Browse Prior Art Database

IN-PHASE SQUARE-TO-SINE WAVE CONVERTER

IP.com Disclosure Number: IPCOM000005825D
Original Publication Date: 1990-Mar-01
Included in the Prior Art Database: 2001-Nov-09
Document File: 3 page(s) / 145K

Publishing Venue

Motorola

Related People

Gary E. Mueller: AUTHOR [+2]

Abstract

The conversion of a given square wave into a sinusoid of same fundamental frequency is usually, and easily, ac- complished using basic filtering techniques. However, when it is required that the resultant sinusoid have very low distor- tion and be in phase with the input square wave, basic filtering approaches prove not to be a viable solution. A finite delay in response time due to an impulse or step function, is associated with conventional filtering techniques. This response time delay results in a phase-shifted output waveform. The response time delay is also a function of the filter's rolloff. The higher the rolloff, the greater the delay from input to output will be. For a low distortion output, a sharp rolloff is required and hence, a greater delay is added to the resultant output waveform. The scenario for an example of such stringent requirements is demonstrated in its use for a multitransmitter simulcast transmission.

This text was extracted from a PDF file.
At least one non-text object (such as an image or picture) has been suppressed.
This is the abbreviated version, containing approximately 46% of the total text.

Page 1 of 3

m MOTOROLA Technical Developments Volume 10 March 1990

IN-PHASE SQUARE-TO-SINE WAVE CONVERTER

by Gary E. Mueller and James W. Dejmek

   The conversion of a given square wave into a sinusoid of same fundamental frequency is usually, and easily, ac- complished using basic filtering techniques. However, when it is required that the resultant sinusoid have very low distor- tion and be in phase with the input square wave, basic filtering approaches prove not to be a viable solution. A finite delay in response time due to an impulse or step function, is associated with conventional filtering techniques. This response time delay results in a phase-shifted output waveform. The response time delay is also a function of the filter's rolloff. The higher the rolloff, the greater the delay from input to output will be. For a low distortion output, a sharp rolloff is required and hence, a greater delay is added to the resultant output waveform. The scenario for an example of such stringent requirements is demonstrated in its use for a multitransmitter simulcast transmission.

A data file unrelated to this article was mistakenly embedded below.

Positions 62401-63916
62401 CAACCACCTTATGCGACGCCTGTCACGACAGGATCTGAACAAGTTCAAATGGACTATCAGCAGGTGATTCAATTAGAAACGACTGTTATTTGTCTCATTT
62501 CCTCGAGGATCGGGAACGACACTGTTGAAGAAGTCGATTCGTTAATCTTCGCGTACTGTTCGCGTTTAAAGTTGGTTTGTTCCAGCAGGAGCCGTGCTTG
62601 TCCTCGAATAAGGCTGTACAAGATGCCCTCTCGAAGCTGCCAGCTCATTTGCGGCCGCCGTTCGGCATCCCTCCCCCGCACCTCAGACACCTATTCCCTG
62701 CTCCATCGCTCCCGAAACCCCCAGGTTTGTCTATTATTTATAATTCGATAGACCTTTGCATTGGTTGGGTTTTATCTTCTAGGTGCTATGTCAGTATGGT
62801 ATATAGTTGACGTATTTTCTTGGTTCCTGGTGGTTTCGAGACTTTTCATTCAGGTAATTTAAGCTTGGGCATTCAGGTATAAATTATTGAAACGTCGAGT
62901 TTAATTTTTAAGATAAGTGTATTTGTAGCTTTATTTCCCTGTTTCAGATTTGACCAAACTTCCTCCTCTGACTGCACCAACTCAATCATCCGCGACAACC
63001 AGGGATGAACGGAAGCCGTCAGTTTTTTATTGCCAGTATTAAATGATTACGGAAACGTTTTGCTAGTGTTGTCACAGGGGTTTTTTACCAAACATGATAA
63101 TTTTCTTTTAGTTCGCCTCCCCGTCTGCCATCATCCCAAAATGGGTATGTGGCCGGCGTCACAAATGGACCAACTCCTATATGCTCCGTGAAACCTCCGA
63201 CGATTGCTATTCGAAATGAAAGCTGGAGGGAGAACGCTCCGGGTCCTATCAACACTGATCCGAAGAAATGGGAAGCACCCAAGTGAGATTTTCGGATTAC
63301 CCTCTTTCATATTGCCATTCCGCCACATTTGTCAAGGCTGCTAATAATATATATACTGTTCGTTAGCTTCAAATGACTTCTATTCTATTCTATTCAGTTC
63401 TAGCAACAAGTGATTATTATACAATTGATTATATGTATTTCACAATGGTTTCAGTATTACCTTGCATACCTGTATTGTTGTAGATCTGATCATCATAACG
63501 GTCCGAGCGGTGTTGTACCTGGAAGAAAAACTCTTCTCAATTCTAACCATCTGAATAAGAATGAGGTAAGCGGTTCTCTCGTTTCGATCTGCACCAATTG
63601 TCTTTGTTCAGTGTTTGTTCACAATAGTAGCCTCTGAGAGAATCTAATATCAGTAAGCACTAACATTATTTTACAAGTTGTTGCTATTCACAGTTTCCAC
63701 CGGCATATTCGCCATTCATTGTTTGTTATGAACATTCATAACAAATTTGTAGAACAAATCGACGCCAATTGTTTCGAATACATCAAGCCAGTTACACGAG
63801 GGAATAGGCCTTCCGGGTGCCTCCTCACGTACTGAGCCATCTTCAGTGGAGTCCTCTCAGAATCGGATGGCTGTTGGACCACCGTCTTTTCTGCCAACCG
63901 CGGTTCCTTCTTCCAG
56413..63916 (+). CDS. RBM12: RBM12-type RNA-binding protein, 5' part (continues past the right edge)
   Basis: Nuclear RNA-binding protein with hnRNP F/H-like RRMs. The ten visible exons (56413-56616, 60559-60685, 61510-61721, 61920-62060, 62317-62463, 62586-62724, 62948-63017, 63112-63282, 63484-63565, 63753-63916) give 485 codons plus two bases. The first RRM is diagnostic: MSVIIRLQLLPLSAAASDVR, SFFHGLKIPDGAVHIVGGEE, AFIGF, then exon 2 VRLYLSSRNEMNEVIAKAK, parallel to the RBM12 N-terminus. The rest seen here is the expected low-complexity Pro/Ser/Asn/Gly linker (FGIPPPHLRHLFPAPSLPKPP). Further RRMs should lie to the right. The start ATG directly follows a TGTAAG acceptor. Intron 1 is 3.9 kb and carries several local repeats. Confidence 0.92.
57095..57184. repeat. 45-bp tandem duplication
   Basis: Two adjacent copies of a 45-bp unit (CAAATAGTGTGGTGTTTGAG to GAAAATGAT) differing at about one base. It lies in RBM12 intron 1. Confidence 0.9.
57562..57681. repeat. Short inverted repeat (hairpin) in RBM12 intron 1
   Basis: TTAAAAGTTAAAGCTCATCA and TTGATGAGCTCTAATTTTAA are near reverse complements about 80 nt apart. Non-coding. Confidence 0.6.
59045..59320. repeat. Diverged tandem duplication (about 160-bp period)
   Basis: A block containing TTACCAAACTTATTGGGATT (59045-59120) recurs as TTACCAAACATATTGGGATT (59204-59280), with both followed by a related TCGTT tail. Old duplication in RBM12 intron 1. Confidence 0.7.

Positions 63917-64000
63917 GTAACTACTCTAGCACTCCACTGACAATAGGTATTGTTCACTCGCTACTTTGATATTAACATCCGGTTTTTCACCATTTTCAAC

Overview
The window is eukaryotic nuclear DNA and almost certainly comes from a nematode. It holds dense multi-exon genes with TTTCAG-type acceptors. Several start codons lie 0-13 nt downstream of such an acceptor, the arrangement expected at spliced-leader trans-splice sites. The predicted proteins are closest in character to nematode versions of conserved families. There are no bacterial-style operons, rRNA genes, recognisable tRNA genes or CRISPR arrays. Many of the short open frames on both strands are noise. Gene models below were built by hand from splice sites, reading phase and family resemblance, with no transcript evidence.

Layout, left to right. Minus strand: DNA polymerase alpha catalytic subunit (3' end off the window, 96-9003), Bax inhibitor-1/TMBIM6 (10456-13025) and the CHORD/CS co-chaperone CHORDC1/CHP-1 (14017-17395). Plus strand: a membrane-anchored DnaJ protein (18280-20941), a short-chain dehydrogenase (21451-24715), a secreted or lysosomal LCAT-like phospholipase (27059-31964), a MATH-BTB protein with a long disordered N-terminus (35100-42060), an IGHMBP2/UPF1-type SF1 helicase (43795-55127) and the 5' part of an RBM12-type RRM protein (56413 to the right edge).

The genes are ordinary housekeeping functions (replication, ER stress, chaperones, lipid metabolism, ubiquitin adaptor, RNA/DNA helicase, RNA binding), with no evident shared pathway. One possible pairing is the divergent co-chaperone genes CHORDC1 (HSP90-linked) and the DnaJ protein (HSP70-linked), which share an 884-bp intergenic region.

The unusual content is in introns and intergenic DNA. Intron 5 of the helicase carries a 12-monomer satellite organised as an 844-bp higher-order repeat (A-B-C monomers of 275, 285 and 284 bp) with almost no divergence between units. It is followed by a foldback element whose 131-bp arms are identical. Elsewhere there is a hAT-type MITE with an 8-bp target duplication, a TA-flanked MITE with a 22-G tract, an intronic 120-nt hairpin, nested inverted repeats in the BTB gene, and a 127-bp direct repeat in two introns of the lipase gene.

For multitransmitter simulcast of binary information, it has been shown 1 that by superimposing a sine wave of specific amplitude, phase, and frequency on the data stream to be transmitted, a maximum-ratio combining diversity effect can be realized in the overlapped region. This superimposing sine wave is to be derived from a clock input (square wave) whose phase has been properly adjusted to achieve the aforementioned effect. The binary information will have a specific phase relationship (i.e. difference) to the input, The integrity of this relationship is to be preserved while deriv- ing the superimposing sine wave from the clock signal. The in-phase square-to-sine wave converter cirmcumvents the delay problems associated with filtering while still providing a very low distortion output waveform.

   The in-phase squareto-sine wave converter is illustrated in Figure 1. Its output is a sinusoidally-enveloped staircase waveform that is in phase (zero degrees of shift) with the input clock signal. The summing amplifier does cause an inversion. If this were not required nor desired, an inverter could be added to the data input of the first shift register.

   Generically, an input square wave of frequency f is clocked through an N-bit shift register at a rate of 2N x f. The outputs have weighted resistors on them and are then tied together and fed to a summing amplifier (to adjust for gain purposes). The resistors are weighted such that the resulting waveform is a staircase closely approximating a sinusoid. A smoothing filter will smooth this waveform while also superimposing it on the data. By superimposing the sine wave on the data at this point, any delay introduced by the summing filter (with respect to the input clock) is subsequently added to the data. The N-bit shift register would inherently cause a 90" phase shift. However, by inverting the last N/2 outputs, this phase shift is...